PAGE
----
Tuesday, November 10, 2009 ESPNsoccernet: February 17, 5:20 PM UK
World Cup 1938
John Brewin and Martin Williamson
Winners Italy Teams 15 Teams in qualifiers 37 Notable absentees Argentina, England, Spain, Uruguay Surprises Dutch East Indies (Indonesia), Cuba Golden Boot Le˘nidas (Brazil) - 7 Stats A total of 84 goals were scored (4.67 per match); Hungary (15) scored the most Format Straight knockout, replays for drawn matches Number of matches 18
• The host and holders automatically qualified for the first time
• Numbered shirts were used for the first time
• Austria qualified but had to withdraw after they were annexed by Germany in March 1938
• Ernst Loertscher of Switzerland became the first player to be officially credited with an own goal, playing against West Germany
• Italy captain Giuseppe Meazza's shorts fell down after he scored a penalty in the semi-final. He took the kick with one hand holding them up
• On the eve of the final, the Italian players reportedly received a telegram from Benito Mussolini that simply said: "Win or die." The Hungarian goalkeeper is reported to have said after the match: "I may have let in four goals, but at least I saved their lives."
Just as Mussolini had in Italy in 1934, Hitler used the 1936 Olympics as a weapon of propaganda. So, to avoid any further political chicanery, FIFA chose a 'neutral' venue: the federation's birthplace, France. But, as before, there were some high-profile absentees.
Argentina, who had expected to be the host as part of alternation between South America and Europe, refused to travel. Uruguay were still staying away, leaving Brazil as Latin America's sole representative. They would make quite an impact.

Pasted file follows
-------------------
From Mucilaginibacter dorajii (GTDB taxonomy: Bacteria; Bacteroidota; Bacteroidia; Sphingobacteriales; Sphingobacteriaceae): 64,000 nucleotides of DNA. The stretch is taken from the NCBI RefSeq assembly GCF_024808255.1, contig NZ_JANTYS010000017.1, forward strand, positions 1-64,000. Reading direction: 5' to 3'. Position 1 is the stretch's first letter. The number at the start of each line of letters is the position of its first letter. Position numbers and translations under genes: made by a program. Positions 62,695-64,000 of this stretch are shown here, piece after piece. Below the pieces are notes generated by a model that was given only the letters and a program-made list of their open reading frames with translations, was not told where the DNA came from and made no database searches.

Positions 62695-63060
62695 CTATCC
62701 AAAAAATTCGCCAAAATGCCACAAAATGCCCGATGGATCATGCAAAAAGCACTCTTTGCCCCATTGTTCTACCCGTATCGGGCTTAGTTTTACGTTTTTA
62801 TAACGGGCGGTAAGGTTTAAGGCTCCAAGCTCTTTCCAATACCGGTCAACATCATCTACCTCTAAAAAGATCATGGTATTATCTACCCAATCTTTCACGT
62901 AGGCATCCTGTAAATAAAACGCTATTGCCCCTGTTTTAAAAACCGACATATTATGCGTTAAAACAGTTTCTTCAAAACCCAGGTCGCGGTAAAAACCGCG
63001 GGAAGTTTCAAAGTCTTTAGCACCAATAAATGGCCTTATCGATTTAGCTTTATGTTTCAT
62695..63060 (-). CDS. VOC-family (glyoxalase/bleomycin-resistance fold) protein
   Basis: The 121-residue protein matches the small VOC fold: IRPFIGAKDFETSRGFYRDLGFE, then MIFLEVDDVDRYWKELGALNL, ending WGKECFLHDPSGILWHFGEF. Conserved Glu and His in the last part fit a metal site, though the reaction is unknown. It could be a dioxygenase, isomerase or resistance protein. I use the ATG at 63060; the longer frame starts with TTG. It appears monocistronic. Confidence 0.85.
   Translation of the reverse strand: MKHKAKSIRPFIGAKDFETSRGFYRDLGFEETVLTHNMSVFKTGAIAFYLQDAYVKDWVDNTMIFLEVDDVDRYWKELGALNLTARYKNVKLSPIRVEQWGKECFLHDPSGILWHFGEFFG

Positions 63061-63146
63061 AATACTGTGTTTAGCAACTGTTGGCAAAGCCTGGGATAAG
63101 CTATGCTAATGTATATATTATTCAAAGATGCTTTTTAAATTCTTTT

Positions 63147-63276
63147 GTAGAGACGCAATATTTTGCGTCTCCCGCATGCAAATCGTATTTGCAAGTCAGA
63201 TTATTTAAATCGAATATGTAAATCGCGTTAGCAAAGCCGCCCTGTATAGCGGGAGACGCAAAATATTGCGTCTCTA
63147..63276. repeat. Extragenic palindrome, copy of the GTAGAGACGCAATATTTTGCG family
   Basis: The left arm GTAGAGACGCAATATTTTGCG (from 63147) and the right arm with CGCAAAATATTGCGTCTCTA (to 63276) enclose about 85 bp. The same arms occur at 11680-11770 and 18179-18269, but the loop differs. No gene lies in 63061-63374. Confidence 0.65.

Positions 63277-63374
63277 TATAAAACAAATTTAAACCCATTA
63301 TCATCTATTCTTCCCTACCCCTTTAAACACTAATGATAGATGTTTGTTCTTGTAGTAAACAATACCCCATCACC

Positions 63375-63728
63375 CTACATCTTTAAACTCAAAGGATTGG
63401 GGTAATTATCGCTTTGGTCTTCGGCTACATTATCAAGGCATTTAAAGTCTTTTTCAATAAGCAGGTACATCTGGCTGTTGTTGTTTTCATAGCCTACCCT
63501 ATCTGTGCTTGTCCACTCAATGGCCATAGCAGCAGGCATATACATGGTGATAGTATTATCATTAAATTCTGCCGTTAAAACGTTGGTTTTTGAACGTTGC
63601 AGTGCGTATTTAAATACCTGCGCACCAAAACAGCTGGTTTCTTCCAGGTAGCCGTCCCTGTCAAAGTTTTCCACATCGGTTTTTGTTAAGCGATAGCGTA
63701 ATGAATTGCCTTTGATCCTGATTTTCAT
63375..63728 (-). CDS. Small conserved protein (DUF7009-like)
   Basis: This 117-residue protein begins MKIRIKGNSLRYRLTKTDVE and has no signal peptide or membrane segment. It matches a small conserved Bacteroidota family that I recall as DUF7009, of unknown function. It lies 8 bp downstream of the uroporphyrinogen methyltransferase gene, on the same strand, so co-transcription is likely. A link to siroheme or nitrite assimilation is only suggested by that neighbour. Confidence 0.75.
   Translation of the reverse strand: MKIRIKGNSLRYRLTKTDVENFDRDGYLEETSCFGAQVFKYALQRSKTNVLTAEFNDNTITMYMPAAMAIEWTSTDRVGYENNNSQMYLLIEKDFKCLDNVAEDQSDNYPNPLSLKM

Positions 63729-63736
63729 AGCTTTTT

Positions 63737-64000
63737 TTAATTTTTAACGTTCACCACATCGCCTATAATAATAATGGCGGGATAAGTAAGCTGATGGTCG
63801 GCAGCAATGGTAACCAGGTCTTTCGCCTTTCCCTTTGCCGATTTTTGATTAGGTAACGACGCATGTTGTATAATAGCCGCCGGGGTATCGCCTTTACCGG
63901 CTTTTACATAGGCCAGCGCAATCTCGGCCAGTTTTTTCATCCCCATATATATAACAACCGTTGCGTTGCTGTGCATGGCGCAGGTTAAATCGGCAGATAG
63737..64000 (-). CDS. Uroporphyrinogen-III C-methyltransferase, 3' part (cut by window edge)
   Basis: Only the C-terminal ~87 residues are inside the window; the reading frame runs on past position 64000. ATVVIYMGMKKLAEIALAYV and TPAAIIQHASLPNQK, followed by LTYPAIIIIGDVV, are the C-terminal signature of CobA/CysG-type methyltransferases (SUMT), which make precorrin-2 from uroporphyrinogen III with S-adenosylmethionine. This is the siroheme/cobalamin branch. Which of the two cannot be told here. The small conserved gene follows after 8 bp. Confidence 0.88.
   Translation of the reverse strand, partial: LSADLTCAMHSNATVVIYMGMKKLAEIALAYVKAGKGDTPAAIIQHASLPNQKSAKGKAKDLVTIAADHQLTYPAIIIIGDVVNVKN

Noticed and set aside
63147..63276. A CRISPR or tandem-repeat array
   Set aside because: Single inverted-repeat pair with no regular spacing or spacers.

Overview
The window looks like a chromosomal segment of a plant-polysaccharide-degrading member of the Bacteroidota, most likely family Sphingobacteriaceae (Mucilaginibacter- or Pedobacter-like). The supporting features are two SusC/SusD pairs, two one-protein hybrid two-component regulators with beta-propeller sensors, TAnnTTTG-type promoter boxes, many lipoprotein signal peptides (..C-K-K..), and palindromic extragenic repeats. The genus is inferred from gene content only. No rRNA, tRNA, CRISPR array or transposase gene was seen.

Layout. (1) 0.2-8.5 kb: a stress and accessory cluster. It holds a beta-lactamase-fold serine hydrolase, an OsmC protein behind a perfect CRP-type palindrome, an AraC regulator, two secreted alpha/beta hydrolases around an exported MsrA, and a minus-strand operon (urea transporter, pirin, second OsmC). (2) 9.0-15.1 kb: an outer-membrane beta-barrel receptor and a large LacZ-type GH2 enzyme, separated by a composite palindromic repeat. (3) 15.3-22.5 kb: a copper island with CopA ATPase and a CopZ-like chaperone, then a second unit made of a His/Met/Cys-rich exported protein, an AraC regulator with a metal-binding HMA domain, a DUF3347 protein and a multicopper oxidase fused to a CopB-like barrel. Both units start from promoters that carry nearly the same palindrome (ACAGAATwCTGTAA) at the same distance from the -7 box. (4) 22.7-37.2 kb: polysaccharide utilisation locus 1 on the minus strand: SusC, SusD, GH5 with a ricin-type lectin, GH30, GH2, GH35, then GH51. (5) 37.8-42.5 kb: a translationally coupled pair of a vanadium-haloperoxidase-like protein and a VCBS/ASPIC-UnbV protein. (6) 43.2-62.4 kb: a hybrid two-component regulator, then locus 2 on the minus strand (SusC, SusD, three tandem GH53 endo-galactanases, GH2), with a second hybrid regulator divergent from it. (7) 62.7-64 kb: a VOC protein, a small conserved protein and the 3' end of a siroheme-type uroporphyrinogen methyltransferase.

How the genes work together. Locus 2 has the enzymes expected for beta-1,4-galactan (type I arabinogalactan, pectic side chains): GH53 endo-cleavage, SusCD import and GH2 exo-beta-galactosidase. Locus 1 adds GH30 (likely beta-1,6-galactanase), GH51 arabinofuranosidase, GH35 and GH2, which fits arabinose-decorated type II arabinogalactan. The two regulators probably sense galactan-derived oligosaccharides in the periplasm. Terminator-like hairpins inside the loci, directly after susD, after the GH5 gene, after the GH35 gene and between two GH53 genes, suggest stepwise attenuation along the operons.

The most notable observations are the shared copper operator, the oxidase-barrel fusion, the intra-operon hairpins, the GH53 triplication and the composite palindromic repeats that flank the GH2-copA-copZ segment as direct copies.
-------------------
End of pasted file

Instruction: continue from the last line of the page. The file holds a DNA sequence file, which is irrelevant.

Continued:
As in 1934, and despite the distances some teams had travelled, it was a knockout competition from the start. The first round saw holders Italy get lucky against Norway, when they won in extra-time having had a Norwegian goal disallowed for offside. The tie of the round, the tournament and perhaps any World Cup saw Brazil beat Poland 6-5 with Brazilian striker Le˘nidas scoring a hat-trick and Wilimowski grabbing four but still ending on the losing side. Elsewhere, the Germans, incorporating many of the 1934 Austrian Wunderteam, lost in a replay to Switzerland.
Hosts France perished at the hands of Italy in the quarter-finals, while Brazil's Le˘nidas scored two goals in a two-match thriller with the Czechs. The Brazilians were playing wonderful football while Le˘nidas was shaping up to be the man of the tournament. Believed to be the inventor of the overhead or bicycle kick, he was a samba-style Brazilian player of the type the world would become used to.
But then the Brazilian management made one of the craziest decisions in World Cup history when, having played those gruelling two matches with the Czechs, they decided to rest Le˘nidas and fellow striker Tim to keep them fresh for the final. Such over-confidence was their downfall as the Italians, with Giuseppe Meazza still starring, beat them easily. A late goal from Romeo was Brazil's only consolation.
Le˘nidas, known as 'The Black Diamond', returned for the third-place match with Sweden and, sure enough, he scored a brace as Brazil recorded their highest finish yet in the championships with Le˘nidas as top scorer. Without the farcical 'resting' decision, it could have been so much more.
In the final, the Italians faced Hungary, a surprise package, playing a similar brand of flowing football to that of the Wunderteam. With the Italians having defeated France, home fans were well and truly behind the Magyars and hoped they could spring a surprise. But with centre-forward Silvio Piola in superb form, Italy were even better than they had been four years earlier. Piola and Gino Colaussi scored two each as the Hungarians were swept away by the superior tactical nous of Italian coach Vittorio Pozzo.
Having taken the lead, they defended in numbers but, when Hungary got back into the game with Gyorgy Sarosi to make it 3-2, Piola scored the decisive goal.
Pozzo had moulded two largely different teams and won the championship twice. Though in later years he would be criticised as being the puppet of Mussolini's Fascist Italy, he would eventually be remembered as Italy's greatest ever coach. Sadly, it was to be the last championship for 12 years as war broke out around the world. When football resumed, the map of world football had changed considerably.